7 Audit Areas for Small Businesses
The IRS announced several areas it is focusing on for audits of small businesses. It's a good reminder that the IRS is always vigilant in its oversight of small businesses and the reporting of taxes. The IRS believes that small businesses routinely under-report, and that this under-reporting is responsible for 84% of the $450 billion tax gap, reports the Examiner.
Below are the seven areas the IRS said it is targeting, and where your small business needs to be extra careful:
- Fringe benefits. The IRS believes that employers are not reporting employee fringe benefits like personal use of company vehicles.
- High income taxpayers. The IRS will focus on taxpayers with a total positive income of more than $1 million. Last year, the IRS audited 12.5% of all individuals with incomes of more than $1 million, reports the Examiner.
- Small business employee health insurance credit. This credit was first made available in 2010 and is now coming under IRS scrutiny. The IRS will look for compliance with eligibility requirements.
- International transactions. The IRS will focus on the international tax gap, individuals who hide assets overseas, and offshore transactions for large and small businesses.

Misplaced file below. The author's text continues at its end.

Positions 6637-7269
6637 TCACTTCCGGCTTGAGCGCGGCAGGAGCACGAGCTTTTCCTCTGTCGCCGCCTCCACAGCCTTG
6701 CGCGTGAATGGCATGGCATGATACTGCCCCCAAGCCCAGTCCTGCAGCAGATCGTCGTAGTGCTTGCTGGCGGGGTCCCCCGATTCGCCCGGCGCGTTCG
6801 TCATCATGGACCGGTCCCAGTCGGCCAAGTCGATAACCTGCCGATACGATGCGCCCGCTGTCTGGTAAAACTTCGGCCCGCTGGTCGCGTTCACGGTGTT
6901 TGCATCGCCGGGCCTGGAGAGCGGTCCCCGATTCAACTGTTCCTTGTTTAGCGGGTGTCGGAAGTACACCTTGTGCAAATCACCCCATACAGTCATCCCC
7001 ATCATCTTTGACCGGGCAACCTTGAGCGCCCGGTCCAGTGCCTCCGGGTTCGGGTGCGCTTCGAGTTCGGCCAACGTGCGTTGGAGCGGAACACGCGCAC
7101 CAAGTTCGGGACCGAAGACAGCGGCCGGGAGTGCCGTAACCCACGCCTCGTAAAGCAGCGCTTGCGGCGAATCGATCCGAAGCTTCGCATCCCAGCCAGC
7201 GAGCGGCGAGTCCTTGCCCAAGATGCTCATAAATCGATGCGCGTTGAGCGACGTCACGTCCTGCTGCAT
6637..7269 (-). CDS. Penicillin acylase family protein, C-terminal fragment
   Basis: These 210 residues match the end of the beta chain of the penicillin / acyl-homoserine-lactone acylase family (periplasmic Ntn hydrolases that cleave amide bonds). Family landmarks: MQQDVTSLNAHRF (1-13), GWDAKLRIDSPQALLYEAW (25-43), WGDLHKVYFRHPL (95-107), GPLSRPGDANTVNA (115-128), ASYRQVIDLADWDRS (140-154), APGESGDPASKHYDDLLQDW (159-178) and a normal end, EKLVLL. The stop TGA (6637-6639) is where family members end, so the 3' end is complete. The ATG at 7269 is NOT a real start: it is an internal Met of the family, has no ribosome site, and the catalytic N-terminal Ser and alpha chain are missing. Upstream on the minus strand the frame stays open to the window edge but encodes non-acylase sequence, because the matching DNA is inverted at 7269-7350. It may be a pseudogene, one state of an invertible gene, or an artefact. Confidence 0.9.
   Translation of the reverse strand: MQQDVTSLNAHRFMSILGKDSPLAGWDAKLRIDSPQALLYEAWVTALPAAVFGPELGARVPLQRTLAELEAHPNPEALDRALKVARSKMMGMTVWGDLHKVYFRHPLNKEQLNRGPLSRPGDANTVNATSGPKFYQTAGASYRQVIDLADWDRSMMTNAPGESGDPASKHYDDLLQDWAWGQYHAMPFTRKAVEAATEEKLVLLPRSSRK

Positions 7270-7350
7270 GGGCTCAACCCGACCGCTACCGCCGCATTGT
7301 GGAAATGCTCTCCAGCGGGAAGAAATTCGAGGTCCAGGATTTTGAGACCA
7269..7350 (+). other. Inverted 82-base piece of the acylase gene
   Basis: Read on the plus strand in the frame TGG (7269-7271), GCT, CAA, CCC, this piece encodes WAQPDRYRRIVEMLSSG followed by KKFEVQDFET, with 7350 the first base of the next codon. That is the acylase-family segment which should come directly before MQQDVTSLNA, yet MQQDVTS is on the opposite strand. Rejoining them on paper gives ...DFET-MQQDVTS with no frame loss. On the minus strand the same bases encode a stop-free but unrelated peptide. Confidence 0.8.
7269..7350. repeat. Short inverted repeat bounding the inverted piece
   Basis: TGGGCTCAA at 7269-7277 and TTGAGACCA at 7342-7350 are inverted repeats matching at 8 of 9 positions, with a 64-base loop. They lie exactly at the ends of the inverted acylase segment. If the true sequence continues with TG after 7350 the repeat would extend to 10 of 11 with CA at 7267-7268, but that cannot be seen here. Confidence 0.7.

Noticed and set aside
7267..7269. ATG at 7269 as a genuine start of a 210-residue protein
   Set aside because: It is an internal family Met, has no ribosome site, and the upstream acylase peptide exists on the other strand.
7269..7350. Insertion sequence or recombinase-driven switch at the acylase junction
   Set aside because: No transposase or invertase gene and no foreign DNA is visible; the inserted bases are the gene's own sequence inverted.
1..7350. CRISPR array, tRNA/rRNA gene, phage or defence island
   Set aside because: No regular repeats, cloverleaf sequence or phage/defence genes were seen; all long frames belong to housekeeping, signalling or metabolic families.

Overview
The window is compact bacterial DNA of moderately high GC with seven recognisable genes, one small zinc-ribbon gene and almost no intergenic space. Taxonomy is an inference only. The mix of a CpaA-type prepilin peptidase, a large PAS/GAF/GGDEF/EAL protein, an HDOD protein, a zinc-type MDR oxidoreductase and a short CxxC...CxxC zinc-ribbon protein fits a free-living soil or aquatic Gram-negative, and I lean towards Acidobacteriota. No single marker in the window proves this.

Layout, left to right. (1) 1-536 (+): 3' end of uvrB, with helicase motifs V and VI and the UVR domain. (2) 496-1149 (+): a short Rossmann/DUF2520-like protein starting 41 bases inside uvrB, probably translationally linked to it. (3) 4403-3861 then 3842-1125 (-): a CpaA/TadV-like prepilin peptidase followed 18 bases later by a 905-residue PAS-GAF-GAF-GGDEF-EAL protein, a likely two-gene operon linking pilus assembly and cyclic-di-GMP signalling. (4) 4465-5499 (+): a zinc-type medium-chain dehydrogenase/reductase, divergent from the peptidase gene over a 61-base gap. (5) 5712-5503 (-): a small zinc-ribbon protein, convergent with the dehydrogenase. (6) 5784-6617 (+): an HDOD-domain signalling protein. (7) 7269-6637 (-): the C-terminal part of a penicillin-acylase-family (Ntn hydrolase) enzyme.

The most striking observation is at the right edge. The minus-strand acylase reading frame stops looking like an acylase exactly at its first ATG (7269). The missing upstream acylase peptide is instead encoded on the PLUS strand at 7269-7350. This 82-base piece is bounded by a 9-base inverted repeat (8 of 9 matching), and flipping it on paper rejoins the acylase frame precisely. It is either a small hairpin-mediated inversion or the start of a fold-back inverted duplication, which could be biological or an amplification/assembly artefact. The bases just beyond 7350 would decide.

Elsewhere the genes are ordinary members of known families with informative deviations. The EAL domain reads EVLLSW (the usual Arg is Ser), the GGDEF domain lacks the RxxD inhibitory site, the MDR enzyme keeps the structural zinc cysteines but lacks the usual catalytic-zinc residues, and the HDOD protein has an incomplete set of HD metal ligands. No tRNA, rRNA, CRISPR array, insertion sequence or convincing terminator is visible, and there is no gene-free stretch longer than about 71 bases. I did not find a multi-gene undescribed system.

- S corporations. The focus will be on deducting losses from S corporations and the use of S corporation distributions to avoid payment of Social Security taxes.
- Worker reclassification. Businesses may have an incentive to misclassify workers as independent contractors rather than employees, and the IRS believes that there is significant noncompliance in this area, reports the Examine.
- Partnerships. This is a new area the IRS is targeting and the agency may take a look at large loss partnerships.
You may want to talk to a tax attorney to ensure that you stay in compliance with the law. Small business taxes and audits can be complicated and stressful, and a lawyer can ensure that you have nothing to worry about. An experienced tax attorney is only a call or click away
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